Gbola Oba is one of the brightest brains in the real estate business in Nigeria of today. He is the visionary and co-founder of ULDA Limited, and top game changer in the building industry with outstanding and affordable policies and approach. He uses his journalistic prowess to advocate collaboration through establishment of viable cooperatives as the only sustainable way of getting out of poverty and addressing homelessness in the country.
He is currently and religiously committed to drastically reducing Nigeria’s near-20m housing-stock deficit and the near universal culture of incompetence which defines the building and construction industry; by encouraging diaspora and returnee industry experts to kick-start a strategic interventionist TRAIN2BUILD youths and artisans the skills and enterprise-empowerment as well as skills upgrade programmes respectively.
In a chat with City People Magazine, Gbola Oba gave an extensive talk on why many find it difficult to own a home and how one can own a house with 10,000 naira.
How is your firm tackling the issue of housing deficit in Nigeria?
The concept of Cooperation solves it all. We have tried it and it works for us here at ULDA cooperative. We have ultimate material and physical evidences of what we are able to do from the time we started. On our site in Mowe, Ogun State we have already procured 50 plots of land. In Magbon before Ogijo we have several plots of land which we have must build 300 buildings there in the next one and half year.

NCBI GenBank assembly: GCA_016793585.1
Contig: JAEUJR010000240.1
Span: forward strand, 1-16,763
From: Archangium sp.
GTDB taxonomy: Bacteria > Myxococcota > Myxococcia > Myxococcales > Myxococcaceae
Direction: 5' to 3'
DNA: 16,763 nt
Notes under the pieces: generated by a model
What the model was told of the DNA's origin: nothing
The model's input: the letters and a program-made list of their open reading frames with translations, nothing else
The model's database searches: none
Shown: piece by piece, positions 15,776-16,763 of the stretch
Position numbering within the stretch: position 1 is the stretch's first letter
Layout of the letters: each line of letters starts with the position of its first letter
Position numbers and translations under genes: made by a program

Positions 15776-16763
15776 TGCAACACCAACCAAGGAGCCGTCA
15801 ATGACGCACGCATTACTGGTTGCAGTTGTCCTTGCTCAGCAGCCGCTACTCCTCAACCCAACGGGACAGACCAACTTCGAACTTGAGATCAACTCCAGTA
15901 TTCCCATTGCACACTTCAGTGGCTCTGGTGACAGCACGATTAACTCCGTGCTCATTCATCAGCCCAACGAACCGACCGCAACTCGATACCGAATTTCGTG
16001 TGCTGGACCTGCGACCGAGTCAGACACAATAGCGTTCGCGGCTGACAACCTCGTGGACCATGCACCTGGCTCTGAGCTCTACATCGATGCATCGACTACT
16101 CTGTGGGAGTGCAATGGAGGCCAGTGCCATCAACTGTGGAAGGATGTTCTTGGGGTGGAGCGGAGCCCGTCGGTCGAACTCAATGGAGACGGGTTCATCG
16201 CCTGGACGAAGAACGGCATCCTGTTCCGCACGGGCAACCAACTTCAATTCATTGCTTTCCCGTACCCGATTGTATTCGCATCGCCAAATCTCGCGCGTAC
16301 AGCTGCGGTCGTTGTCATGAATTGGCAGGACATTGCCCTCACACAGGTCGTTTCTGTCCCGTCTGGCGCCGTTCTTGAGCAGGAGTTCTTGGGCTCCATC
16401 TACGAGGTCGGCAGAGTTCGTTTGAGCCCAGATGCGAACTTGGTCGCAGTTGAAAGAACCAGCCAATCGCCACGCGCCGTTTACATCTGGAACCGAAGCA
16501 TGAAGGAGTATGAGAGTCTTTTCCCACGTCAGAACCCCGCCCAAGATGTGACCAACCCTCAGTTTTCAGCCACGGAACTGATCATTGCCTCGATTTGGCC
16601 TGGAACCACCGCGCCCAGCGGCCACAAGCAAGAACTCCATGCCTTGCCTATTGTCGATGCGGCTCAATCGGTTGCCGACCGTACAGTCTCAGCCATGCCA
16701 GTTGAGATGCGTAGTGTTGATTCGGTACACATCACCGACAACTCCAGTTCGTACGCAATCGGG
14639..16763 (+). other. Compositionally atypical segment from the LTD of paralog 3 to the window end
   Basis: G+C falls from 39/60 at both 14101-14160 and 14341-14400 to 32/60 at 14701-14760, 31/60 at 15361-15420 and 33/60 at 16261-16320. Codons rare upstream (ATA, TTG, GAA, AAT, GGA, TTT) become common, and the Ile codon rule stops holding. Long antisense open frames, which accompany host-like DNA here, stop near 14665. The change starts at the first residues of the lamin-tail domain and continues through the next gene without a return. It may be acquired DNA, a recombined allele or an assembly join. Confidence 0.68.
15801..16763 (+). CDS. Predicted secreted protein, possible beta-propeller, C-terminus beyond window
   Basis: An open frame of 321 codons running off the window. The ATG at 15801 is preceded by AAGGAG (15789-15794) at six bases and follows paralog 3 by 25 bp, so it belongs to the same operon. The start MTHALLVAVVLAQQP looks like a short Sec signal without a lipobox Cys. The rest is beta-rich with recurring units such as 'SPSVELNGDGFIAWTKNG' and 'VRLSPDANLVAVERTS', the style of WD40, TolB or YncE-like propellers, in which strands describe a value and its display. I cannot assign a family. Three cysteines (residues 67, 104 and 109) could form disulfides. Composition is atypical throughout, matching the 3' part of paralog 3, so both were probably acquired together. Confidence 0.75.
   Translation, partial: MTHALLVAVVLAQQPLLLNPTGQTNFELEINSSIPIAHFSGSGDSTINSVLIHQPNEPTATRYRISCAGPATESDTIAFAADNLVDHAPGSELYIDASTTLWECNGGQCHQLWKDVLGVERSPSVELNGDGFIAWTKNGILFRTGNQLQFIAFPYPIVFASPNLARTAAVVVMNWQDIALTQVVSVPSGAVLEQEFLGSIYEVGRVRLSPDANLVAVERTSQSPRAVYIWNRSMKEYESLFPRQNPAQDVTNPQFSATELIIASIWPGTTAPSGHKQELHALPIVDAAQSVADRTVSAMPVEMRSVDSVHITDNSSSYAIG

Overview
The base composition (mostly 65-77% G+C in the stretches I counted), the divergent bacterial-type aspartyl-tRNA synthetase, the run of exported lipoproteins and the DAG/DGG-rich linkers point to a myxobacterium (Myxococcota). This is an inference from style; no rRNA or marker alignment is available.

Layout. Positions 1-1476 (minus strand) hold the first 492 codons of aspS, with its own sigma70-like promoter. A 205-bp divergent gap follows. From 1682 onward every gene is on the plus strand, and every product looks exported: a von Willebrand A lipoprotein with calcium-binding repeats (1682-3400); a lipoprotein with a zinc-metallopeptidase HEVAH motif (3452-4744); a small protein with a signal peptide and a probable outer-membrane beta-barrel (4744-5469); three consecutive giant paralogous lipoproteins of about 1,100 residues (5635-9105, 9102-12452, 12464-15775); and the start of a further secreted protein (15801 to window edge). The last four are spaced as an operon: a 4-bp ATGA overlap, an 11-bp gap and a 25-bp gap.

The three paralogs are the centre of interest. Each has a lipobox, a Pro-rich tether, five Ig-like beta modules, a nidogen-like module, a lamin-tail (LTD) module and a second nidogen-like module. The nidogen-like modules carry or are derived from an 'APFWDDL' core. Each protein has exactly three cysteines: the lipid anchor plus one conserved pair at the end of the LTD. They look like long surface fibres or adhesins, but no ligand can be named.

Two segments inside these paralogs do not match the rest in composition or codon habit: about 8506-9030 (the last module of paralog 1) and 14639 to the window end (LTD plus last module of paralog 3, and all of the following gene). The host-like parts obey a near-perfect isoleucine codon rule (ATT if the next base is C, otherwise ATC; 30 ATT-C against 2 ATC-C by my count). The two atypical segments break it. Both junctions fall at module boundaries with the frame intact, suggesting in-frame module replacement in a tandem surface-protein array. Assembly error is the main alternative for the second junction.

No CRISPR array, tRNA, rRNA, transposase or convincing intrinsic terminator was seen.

I got a report from our mortgage adviser that at present out 50 applicants showing interest in activating their mortgage; about 31 of them are qualified to get a mortgage of 25,000 per month. These are people who ordinarily standing alone could not even have had the opportunity of approaching experts. These are people earning 65,000, 70,000 a month. After taking out cost of feeding, cost of transportation and so on they barely have nothing left. For so long the concept has been abused and this discourages people from owning a house.
Why are some cooperatives failing their members?
Against the general notion that our people are poor, the market women and traders especially those into cooperative are poor, as I’m talking to you now, 540 billion naira in cash belongs to cooperatives in Lagos state lying idle in bank accounts. This money eventually got mismanaged making that members not to get value for that money.
How did you firm raise money to finance its projects?